'We do not rig elections.' - Mugabe

Rick Moran
Yeah, and it don't rain in Indianapolis in the summertime:

Zimbabwe is holding a presidential election and 84 year old Robert Mugabe is seeking a mandate from the people to continue his quest to invent new ways to utterly destroy a sovereign nation:
Results from Saturday’s presidential race are not expected until Sunday at the earliest. By and large, the vote was peaceful, with the long lines dissipating as the day went on. There were only minor reports of irregularities at the polls.

But questions about a fix — will it happen, how will it be done — hung in the air, so much so that Mr. Mugabe, 84, addressed the matter to reporters as he voted at a Harare primary school.

“We do not rig elections,” he said dismissively, dressed, as is his custom, in a finely tailored suit and well-buffed shoes. “We have that sense of honesty. I cannot sleep with my conscience if I have cheated in elections.” He added, “Why should I cheat? The people are there supporting us.”
Oh sure, Mr. President. What possible reason would they have to dislike you?
Zimbabwe suffers an inflation rate of more than 100,000 percent, a condition of fiscal entropy so chaotic that a standard calculator has an insufficient number of zeros to figure out a grocery bill. People carry heavy bricks of cash encircled by thick rubber bands. A soft drink costs 30 million Zimbabwean dollars, a chicken 200 million, a tank of gas 1.8 billion.

As a campaign tactic, Mr. Mugabe in the past few weeks tried to win support by quintupling the salaries of public employees. But the pay scales were still so paltry they did not cover bus fare to and from work.
Economists and political science academics will be studying what Mugabe did to Zimbabwe for many years to come. The Archbishop actually publicly begged former colonial master Great Britain to invade and save the Zimbabwe people from this monumentally incompetent tyrant.

Mugabe's major challenger is Morgan Tsvangirai of the Movement for Democratic Change party. I do not envy his task if Mugabe allows a fair vote.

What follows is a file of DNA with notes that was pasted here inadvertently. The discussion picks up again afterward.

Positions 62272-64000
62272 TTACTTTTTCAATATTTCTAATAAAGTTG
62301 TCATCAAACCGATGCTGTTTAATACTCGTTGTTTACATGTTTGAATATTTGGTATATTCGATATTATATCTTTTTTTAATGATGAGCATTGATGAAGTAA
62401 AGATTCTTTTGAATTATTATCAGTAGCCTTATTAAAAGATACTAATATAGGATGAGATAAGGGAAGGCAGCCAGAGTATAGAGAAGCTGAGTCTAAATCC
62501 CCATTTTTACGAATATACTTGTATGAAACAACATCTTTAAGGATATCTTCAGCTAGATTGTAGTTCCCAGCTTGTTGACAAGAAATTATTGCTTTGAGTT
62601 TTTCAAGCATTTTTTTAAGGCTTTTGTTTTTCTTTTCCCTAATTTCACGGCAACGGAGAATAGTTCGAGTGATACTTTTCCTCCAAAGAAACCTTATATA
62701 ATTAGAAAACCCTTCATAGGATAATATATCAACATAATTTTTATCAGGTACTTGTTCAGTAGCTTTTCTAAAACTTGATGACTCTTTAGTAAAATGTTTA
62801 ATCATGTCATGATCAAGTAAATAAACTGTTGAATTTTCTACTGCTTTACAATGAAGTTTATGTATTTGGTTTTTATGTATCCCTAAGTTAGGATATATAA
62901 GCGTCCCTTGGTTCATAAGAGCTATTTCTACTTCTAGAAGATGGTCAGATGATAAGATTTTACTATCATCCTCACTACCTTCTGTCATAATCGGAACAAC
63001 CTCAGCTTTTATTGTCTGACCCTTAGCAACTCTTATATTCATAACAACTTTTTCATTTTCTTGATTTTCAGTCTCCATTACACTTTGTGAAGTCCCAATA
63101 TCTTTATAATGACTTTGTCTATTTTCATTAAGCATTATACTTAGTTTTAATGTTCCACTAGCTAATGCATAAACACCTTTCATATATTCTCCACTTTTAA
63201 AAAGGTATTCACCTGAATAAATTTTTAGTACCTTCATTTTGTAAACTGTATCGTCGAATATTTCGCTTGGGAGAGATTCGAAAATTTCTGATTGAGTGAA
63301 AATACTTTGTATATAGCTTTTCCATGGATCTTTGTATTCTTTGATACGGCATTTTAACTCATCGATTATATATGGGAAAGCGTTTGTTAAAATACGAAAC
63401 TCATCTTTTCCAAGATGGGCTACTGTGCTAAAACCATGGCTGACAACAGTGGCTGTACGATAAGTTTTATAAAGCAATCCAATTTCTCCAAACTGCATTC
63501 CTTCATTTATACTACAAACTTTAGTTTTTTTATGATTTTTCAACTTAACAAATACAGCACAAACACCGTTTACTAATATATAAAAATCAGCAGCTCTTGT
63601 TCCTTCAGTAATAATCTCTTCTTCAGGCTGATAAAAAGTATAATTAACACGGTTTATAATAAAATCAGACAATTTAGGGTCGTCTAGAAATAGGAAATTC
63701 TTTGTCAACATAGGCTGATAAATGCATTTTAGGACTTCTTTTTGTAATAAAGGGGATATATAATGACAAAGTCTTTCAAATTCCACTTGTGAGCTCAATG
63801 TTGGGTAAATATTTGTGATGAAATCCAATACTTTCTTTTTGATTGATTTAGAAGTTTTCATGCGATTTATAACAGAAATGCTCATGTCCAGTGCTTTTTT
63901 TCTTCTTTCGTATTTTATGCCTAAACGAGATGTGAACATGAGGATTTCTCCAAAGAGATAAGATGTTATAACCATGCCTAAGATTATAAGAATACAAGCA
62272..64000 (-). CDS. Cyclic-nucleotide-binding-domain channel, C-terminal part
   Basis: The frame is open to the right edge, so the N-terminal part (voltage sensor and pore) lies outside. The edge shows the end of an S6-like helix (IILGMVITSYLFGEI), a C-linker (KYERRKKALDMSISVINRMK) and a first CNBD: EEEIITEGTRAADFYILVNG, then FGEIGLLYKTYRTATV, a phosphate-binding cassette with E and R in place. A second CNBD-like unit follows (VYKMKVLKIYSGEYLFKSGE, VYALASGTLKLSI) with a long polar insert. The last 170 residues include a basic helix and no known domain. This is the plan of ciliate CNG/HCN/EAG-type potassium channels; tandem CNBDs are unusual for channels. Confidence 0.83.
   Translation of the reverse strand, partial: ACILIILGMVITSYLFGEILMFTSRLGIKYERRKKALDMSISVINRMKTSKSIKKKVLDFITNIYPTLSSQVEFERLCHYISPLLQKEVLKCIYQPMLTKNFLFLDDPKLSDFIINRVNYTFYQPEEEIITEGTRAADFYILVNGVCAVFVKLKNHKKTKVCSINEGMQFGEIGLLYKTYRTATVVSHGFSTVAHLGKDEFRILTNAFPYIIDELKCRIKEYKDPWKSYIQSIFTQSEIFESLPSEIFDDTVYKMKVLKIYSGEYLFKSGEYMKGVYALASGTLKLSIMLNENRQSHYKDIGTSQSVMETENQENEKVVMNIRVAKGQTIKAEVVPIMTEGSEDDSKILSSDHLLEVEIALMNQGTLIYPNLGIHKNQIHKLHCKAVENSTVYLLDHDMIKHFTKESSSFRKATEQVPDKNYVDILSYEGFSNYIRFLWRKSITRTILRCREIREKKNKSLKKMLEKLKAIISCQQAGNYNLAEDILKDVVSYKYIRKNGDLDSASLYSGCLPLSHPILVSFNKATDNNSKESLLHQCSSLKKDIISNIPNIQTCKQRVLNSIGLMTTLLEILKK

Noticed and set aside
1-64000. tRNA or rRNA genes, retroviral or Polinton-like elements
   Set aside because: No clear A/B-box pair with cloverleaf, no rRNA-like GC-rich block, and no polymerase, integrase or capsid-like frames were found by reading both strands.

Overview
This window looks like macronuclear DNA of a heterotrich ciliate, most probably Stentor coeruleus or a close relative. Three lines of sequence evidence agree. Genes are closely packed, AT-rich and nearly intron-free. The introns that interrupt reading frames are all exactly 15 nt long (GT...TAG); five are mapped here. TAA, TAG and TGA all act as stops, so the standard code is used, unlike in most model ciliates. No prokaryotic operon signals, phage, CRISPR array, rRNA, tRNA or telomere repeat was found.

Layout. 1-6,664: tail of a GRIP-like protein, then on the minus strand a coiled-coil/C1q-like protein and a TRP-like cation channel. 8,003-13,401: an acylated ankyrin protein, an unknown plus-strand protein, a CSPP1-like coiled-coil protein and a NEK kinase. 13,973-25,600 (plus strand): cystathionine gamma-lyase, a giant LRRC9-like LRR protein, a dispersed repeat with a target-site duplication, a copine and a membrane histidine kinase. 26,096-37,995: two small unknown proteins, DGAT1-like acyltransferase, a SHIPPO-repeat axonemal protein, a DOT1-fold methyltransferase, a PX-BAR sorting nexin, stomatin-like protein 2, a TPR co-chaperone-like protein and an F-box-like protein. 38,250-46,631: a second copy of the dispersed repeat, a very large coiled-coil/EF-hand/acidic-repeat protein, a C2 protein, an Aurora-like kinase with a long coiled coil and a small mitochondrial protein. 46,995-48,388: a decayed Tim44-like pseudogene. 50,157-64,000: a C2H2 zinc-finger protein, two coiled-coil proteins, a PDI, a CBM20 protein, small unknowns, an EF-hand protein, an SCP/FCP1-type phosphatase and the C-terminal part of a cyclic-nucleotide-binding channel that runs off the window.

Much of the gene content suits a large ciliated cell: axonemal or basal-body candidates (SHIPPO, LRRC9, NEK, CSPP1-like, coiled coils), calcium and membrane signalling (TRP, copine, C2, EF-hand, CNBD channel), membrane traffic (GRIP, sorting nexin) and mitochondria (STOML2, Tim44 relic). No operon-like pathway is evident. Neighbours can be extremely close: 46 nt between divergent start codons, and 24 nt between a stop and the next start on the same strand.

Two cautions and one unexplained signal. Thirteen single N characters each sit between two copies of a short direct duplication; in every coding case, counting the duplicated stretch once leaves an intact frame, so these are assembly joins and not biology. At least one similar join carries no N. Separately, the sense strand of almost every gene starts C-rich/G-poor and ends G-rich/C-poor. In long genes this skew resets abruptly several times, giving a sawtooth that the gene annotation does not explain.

Yeah, and it don't rain in Indianapolis in the summertime:

Zimbabwe is holding a presidential election and 84 year old Robert Mugabe is seeking a mandate from the people to continue his quest to invent new ways to utterly destroy a sovereign nation:
Results from Saturday’s presidential race are not expected until Sunday at the earliest. By and large, the vote was peaceful, with the long lines dissipating as the day went on. There were only minor reports of irregularities at the polls.

But questions about a fix — will it happen, how will it be done — hung in the air, so much so that Mr. Mugabe, 84, addressed the matter to reporters as he voted at a Harare primary school.

“We do not rig elections,” he said dismissively, dressed, as is his custom, in a finely tailored suit and well-buffed shoes. “We have that sense of honesty. I cannot sleep with my conscience if I have cheated in elections.” He added, “Why should I cheat? The people are there supporting us.”
Oh sure, Mr. President. What possible reason would they have to dislike you?
Zimbabwe suffers an inflation rate of more than 100,000 percent, a condition of fiscal entropy so chaotic that a standard calculator has an insufficient number of zeros to figure out a grocery bill. People carry heavy bricks of cash encircled by thick rubber bands. A soft drink costs 30 million Zimbabwean dollars, a chicken 200 million, a tank of gas 1.8 billion.

As a campaign tactic, Mr. Mugabe in the past few weeks tried to win support by quintupling the salaries of public employees. But the pay scales were still so paltry they did not cover bus fare to and from work.
Economists and political science academics will be studying what Mugabe did to Zimbabwe for many years to come. The Archbishop actually publicly begged former colonial master Great Britain to invade and save the Zimbabwe people from this monumentally incompetent tyrant.

Mugabe's major challenger is Morgan Tsvangirai of the Movement for Democratic Change party. I do not envy his task if Mugabe allows a fair vote.